While Trans Am’s public profile decreased, they never stopped working, releasing eight albums, a series of EPs and two collaborative records with the Fucking Champs. They even added vocals into the mix. Over the course of the band’s career, they managed to share stages with both their indie brethren and seemingly unrelated bands such as prog-metal oddballs Tool. It was on the tour with Tool that Trans Am recorded much of their first live record, What Day Is It Tonight? The record is an overview of the band’s catalog from 1996 to 2008. As to be expected with such an extensive catalog, the record is a nice sampler, but the DVDs that come with the set and feature two complete concerts are probably a slightly better way to get the full experience.

However, despite What Day Is It Tonight? may lack in length is more than made up by the sheer variety of styles it covers. Depending on when you got on or off of the Trans Am train, you may have missed the jumps from hard-driving indie rock to wink ’n’ nudge electro-rockers (as on Futureworld, their humorous take on Kraftwerk’s Computer World), the addition of vocals best heard on “Positive People” and “Play In The Summer,” and even the appearance of metal-style guitar in the mix.

But it doesn’t matter with which period you’re most familiar, every track features Trans Am firing on all cylinders. It even warrants a look back at the studio records that may have been overlooked. The only downside of the record is the erratic editing which leaves the declaration of “This is our last song” at the beginning of “Idea Machine” (only the 10th song on the 17-track record) and the cutting off of the ends of “Don’t Bundle Me” and “Köln” when there is clearly more song to go.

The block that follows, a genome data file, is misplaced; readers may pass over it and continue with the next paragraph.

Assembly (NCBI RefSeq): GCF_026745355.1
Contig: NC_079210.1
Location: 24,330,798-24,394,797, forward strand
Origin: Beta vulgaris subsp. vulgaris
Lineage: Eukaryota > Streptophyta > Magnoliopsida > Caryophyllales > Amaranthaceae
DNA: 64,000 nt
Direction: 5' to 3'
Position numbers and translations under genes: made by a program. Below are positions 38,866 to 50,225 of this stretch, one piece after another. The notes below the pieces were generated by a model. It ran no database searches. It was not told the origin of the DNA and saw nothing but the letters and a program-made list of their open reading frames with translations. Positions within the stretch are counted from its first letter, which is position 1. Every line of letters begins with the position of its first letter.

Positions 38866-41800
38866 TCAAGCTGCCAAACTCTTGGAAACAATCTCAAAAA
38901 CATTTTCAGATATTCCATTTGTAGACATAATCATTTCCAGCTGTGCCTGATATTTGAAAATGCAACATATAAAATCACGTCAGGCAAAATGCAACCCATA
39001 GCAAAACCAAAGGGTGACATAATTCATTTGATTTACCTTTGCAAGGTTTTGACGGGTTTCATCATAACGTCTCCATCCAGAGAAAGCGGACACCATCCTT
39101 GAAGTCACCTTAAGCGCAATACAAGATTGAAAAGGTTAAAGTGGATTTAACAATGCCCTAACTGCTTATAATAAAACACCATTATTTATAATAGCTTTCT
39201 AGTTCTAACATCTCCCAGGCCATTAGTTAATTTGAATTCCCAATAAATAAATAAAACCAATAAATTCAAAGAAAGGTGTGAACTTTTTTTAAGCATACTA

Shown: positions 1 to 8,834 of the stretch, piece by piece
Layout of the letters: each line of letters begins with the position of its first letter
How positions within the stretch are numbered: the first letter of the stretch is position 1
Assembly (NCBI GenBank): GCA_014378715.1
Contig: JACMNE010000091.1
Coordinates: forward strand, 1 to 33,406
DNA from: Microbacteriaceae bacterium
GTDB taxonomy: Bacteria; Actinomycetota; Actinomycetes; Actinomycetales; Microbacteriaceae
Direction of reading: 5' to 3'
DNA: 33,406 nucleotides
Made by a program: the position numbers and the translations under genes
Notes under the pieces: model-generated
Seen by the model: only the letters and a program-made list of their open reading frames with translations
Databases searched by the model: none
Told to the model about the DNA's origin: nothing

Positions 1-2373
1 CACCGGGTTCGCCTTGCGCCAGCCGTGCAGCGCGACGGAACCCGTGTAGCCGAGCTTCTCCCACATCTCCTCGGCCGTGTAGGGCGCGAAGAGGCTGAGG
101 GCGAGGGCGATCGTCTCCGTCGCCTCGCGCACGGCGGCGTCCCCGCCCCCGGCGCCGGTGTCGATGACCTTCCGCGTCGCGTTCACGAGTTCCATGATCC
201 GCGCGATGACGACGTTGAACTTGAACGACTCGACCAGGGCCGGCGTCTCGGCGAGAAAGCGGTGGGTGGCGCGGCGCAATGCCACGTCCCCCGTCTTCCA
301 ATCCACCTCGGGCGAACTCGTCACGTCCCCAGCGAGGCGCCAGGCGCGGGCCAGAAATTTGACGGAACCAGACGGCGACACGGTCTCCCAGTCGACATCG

While What Day Is It Tonight? isn’t a perfect record, it more than ably proves that there should be room for more than one instrumental band in your heart.
Dorian S. Ham

And the Elephant Is Dancing

Hailed as one of the best pop bands to come out of America in 2007 by various periodicals and radio stations, Goldspot seemed poised to make waves in the music industry with the release of their first full-length, Tally of the Yes Men. Yet, it’s likely you’ve never heard of them. This is not to say you haven’t at least heard them—their music has been featured in everything from eBay ads to various television shows and films. This time around, they’re back to try for repeat success by way of And the Elephant Is Dancing, albeit perhaps with a bit more notoriety. If their previous effort was, to be blunt, a rather cliched alterna-pop offering, then this record is certainly a baby step in the right direction.